[ubuntu-uk] How old is your computer?
ttmooney at ttmooney.com
Mon Jan 5 18:40:17 UTC 2015
On 05/01/15 17:58, Gibbs wrote:
> On 05/01/15 16:46, TT Mooney wrote:
>> On 05/01/15 16:12, Gibbs wrote:
>> I love the freedom of Linux, especially on the desktop. The software is
>> mature (albeit there are problems, like at the end of Gnome 2). But
>> hardware that 'just works' with the OS is the killer feature. Well, that
>> and battery life. :)
> I don't know much about Mac OS X but I doubt its easier to maintain. 'It
> just works' isn't difficult, in regards to Apple, when you have 5-6
> products in a line all on the same architecture. Linux runs on
> everything so it has to play catch-up with very new hardware.
> If drivers are a concern for new high-end desktops or certain
> peripherals I suggest a bit of research prior to buying. I haven't had
> an issue with Linux and hardware for at least 5-6 years so I'm in the
> annoying 'works for me' camp :)
Perhaps you missed it, but I bought the Dell-supported Ubuntu-supplied
laptop. So, I did 'so some research' and chose to support Canonical's
efforts to get Ubuntu released on more computers when they ship.
However, it hasn't really worked out the way I expected it to. And the
Dell was pretty much price equivalent to a Mac.
In the decade prior to this, I researched all the components, and even
replaced those that were known to be problematic. For a company on (at
the time) three continents with 50 ish employees. But, frankly, that's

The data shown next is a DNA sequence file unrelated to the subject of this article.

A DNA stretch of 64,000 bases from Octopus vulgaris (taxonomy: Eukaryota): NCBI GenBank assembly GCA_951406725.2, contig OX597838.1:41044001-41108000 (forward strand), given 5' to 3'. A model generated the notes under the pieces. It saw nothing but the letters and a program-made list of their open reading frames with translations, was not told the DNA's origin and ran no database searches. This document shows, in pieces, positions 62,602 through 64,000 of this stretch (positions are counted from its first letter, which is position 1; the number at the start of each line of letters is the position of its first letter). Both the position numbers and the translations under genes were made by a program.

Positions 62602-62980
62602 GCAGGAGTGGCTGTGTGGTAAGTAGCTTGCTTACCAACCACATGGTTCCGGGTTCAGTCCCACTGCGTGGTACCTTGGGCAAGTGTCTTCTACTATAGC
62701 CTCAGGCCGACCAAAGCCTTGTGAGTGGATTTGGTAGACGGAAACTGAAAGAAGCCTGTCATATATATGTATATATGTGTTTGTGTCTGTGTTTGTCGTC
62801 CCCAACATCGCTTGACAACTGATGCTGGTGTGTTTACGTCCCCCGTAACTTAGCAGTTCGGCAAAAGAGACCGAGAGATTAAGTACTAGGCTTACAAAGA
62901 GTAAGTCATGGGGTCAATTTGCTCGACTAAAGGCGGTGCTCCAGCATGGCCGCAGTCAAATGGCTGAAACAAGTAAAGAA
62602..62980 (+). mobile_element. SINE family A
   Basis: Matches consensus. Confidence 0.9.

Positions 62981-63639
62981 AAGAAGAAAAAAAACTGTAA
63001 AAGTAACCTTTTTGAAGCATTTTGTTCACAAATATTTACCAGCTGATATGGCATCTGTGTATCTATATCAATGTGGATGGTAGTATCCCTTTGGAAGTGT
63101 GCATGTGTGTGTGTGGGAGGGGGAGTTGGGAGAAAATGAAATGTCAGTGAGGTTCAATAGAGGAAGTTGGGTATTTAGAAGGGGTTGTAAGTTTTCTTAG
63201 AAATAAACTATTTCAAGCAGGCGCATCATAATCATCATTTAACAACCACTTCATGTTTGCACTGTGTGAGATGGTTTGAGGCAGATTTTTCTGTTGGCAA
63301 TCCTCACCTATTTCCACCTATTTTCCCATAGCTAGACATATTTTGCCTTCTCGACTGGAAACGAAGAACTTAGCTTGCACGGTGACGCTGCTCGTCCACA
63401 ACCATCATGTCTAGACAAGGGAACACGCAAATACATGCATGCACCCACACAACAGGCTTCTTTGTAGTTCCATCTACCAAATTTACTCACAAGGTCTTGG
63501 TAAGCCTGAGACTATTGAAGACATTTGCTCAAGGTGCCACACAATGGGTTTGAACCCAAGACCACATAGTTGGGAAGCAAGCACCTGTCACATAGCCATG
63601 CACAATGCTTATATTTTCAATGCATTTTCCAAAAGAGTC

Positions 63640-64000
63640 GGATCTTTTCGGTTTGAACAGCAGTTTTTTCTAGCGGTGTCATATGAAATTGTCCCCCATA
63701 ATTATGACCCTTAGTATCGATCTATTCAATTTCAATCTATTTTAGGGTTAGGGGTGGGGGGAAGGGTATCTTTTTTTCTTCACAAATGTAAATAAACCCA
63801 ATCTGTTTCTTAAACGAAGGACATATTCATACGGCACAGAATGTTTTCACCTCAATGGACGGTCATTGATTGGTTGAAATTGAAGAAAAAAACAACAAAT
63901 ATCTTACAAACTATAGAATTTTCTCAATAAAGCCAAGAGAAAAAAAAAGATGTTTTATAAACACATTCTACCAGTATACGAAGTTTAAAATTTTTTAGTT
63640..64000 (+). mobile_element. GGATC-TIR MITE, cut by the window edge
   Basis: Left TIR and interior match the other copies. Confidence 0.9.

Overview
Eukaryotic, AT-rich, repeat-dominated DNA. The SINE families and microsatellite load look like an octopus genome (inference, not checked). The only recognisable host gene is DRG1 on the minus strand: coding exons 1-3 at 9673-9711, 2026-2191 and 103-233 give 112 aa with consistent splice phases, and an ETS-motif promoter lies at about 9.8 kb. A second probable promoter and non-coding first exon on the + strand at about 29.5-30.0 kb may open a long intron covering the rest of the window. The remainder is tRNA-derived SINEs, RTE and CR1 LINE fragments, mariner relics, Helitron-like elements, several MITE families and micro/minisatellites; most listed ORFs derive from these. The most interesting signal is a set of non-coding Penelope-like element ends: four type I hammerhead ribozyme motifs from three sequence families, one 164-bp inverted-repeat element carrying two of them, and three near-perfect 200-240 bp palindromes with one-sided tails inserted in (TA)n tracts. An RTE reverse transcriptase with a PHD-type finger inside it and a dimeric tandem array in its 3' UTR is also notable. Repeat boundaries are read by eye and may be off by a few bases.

all a bit much, considering I paid over the top for a 'just works'
Ubuntu experience. Dell did not deliver, and does not provide support.
And we bought probably a half-dozen XPS 13s on the strength of Dell and
Canonical supporting Ubuntu out of the box. End of story, but not end of
I'm sure you don't mean to come across as condescending, but email is an
imperfect medium, and smiley faces don't help all that much. But,
especially in outreach or when trying to win over new users to Linux on
the desktop, saying 'it works for me' isn't really a great answer.
Frankly, I expected a top-tier experience, since I paid a top-tier
price. But that is not what I got, and while 'you can fix it' and 'it
can be mitigated' are both true, neither one is what the community needs
to move forward.
Then again, Canonical is focused on Openstack (making money) and Ubuntu
Touch (a noble idea, but definitely not making money), so I have to
think that the desktop, and deals with computer manufacturers, is no
longer the jewel in the crown.
BTW, most of my 5-6 year old equipment still works without any issue. In
fact, my Thinkpad X220 is still going strong, running Ubuntu. But I
thought it would be good to vote with my wallet to show some support
through Dell. Again, lesson learned -- they don't care.
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